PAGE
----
The three people I ended up talking to mainly during the evening were coincidentally all Jerwood Prize nominees/winners. Robbie Rush has been shortlisted for this years contemporary painting prize and gave me advice about shipping work overseas, David Ben White was kind enough to give me a good name-remembering technique (and look - it worked) and then David Harker and I spent the rest of the evening chatting as we seemed to be the only people there who didn't know everyone else - although there were some very recognisable famous faces there. I could not help being extremely uncool (but it made her laugh) with Julia Davis who is a comedy genius, could not even begin to get up the nerve to speak to Steve Merchant (who is taller than he looks on telly - seriously, he's a giant) and briefly spoke to some guy from The Mighty Boosh but as I don't watch it, I hadn't a clue who he was. Everyone was very cool and confident and 'London' and I felt very out of place in a way that I never have before. London has always been my city. I've been going there alone since I was twelve years old. I'm sure the hangover wasn't helping. I had been violently ill throughout the night and had woken up still drunk that morning - not the best way to find scintillating Sarah! And I felt positively drab next to David's friend Leanne Elliot who produces work as Elliot Young. A more delightful, vivacious and sparkling character I have yet to meet and I can tell that the moment when she poked her finger through her glassless glasses (there to distract people's attention from her eyebags) will stay in my mind for a long time.

And then of course came the point when I finally got up the nerve to speak to Stuart, wishing I could be all casual and cool and interesting but because of nerves, turning into a complete idiot. I told him he is my favourite artist and thanked him for inviting me. I explained how much I loved his portrait of John Hurt and for some bizarre reason I said that I like it so much that if I could get away with it, I would nick it! He gestured at his portrait of Tom Jones that I had been standing by most of the evening and suggested it would be easier to take that one! He asked me what I thought of the exhibition and I said I liked some of it and didn't like some of it. Immediately he asked which ones I didn't like.

How can you answer that? I knew all the artists were there and I didn't want to be specific, so I explained that I like detail and find more naive art less appealing, although I am trying to move away from being so obsessed with detail. I could have been more specific, I guess - I could have said that I don't like crudely daubed paintings of knob-guzzling blow-jobs. I don't see the point of it. And so many young male artists produce that sort of thing. It isn't new; it isn't inventive; it isn't aesthetically pleasing and it isn't titillating. It doesn't even raise any interesting questions in my mind and make me think about life in a broader context. It just bores me. Again it leads us back to the question, 'What is Art?'.

But is that just me? Am I too obsessed with technique? Is it getting in the way of my creativity? I know I paint too slowly and I only really like the last couple of paintings I have produced - I'm almost embarrassed by most of my older stuff as my technique is changing so rapidly. I'm actually really excited by what is happening with my work now and my head is buzzing with ideas. It is time for some brutal experimentation - and I need to enter more competitions too. But I also need to produce work that has been commissioned. Yet again it is all down to time management - something harder to deal with as more and more is piled on my plate.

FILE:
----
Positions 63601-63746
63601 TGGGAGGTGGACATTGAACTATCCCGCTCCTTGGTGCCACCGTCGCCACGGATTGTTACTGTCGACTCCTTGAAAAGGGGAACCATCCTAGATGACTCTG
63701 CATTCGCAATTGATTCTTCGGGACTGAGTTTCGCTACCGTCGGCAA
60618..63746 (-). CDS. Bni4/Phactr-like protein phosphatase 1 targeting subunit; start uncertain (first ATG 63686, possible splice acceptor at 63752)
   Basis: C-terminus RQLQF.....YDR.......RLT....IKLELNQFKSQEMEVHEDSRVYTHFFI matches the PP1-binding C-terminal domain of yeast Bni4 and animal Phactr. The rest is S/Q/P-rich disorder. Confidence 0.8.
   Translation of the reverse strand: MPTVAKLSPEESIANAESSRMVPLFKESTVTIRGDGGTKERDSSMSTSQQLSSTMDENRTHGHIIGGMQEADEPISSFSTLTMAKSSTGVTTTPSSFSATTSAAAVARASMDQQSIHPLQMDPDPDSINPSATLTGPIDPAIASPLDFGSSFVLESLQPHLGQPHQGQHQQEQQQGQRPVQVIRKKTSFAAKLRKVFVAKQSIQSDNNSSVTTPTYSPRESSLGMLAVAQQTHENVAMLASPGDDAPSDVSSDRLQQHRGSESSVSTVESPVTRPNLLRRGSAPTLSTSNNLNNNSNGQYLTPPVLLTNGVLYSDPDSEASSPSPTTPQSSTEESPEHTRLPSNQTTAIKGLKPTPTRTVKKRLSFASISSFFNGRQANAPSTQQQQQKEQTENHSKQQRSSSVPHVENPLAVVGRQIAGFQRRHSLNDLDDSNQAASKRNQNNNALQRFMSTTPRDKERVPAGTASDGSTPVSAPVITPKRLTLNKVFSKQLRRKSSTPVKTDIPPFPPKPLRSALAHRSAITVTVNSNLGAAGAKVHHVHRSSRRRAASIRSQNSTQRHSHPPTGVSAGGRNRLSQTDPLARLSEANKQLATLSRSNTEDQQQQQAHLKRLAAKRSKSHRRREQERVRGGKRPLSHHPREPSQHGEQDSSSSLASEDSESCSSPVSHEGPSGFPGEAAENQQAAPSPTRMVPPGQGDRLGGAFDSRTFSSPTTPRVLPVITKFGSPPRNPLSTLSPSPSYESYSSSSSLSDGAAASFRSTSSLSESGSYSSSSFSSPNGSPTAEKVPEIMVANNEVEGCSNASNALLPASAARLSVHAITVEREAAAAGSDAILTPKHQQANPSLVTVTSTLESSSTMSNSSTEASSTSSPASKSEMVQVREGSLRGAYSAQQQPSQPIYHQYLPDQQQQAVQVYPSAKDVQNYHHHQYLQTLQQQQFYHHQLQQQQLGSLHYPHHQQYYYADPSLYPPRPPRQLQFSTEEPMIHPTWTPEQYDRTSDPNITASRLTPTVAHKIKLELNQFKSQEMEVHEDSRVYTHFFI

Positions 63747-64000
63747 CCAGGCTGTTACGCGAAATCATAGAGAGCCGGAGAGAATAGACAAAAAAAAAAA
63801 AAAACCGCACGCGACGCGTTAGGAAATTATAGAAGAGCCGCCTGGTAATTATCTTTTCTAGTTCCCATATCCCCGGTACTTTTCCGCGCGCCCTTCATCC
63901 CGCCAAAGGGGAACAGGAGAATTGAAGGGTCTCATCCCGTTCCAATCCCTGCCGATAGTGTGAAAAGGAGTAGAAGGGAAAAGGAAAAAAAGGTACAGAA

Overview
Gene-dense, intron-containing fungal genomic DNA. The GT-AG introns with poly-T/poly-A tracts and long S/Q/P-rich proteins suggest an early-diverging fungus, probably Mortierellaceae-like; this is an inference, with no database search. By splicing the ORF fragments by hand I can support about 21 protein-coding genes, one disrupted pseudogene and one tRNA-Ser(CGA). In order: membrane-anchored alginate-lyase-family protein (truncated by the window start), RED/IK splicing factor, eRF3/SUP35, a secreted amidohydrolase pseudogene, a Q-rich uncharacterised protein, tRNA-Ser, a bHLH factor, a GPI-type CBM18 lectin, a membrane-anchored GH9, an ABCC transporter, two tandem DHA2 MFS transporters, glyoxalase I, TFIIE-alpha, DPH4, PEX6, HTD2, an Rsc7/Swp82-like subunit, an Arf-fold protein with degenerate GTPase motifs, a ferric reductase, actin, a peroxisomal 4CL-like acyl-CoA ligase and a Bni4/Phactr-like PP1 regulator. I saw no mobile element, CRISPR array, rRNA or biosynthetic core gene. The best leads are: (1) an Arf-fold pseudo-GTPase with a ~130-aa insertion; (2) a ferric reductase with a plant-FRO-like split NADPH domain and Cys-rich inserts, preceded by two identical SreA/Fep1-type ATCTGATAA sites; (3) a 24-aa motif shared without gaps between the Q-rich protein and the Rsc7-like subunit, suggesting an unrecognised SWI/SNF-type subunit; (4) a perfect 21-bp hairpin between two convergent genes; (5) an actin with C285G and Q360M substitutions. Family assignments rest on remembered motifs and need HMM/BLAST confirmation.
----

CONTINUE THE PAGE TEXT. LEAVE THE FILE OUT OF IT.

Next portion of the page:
It is time to become organised, efficient and capable - and maybe open my mind a little more. Maybe my lack of understanding of some kinds of art is less to do with the artist and more to do with me? Maybe this is when being a self-taught artist is a real disability.

In the meantime, I hope no-one half-inched the picture of Tom Jones...

Tuesday, 17 March 2009


I have had a very good weekend!

One of my paintings and one of my prints were both sold at the shop, and it is always nice when a stranger buys your work without you there. I sold another painting to a friend whose son has been on at her to get it for him and was even prepared to give up his bike at Christmas in order to have the painting. I also had someone agree to buy one of my larger pieces of work. At this rate there will be nothing left on my walls.

I finished my BP National Portrait Award entry in time (just) and then yesterday when I was on my way up to London to deliver it, I received a call about the awkward personal situation which has already had a partial resolution. Everything is working out for me right now.

I was happy with my artwork until I arrived at the drop off place and there was a beautiful painting propped up against the wall; huge, moody and captivating. My work looked like the crayon drawings of a two-year-old by comparison. I unwrapped my entry and handed it over, telling them that it was very off-putting to have something so good within view, but they said, 'You just never know what they are going to pick,' and told me not to worry about it. One woman put on her white gloves to handle my artwork, which made me feel a bit more special!

After meeting an old friend in Covent Garden for a brew, I popped into my favourite bit of the National Portrait Gallery on my way back to Charing Cross station and looked again at the paintings in the contemporary section. My favourite artist had two pieces in there and I spent ages studying them. What surprised me is how small they are. My postcard of John Hurt is larger than the original painting and I didn't expect it to have been painted on a block of wood. I also noticed that there were some effective paintings done on aluminium. I intend to do a bit of experimentation over the next few weeks. Tomorrow is gesso-purchasing day.

So now I'm having a day off, then I am back to the large painting to finish it off ready for shipping, and then I will be combining my writing with some new commissions (with no time limits) and in three months I will be starting my Hilary Halpern commission. I was sitting having coffee with Hilary last week before he went on his world tour and he casually mentioned that he used to sit and have coffee with Picasso...

Thursday, 12 March 2009

It's all getting a bit hairy...

This week has been the last possible week to work on my BP National Portrait Award entry.

This week has also been the week that both my children decided to get ill.

I know it is probably very picky of me to want to do my work during daylight hours but I feel that 4am is not my most productive time.

I've now worked my way through the facial hair and the head hair and am trying to do the chest hair... my subject is way too hairy.

It is being framed on Sunday and delivery day is Monday.

I will be having Tuesday off!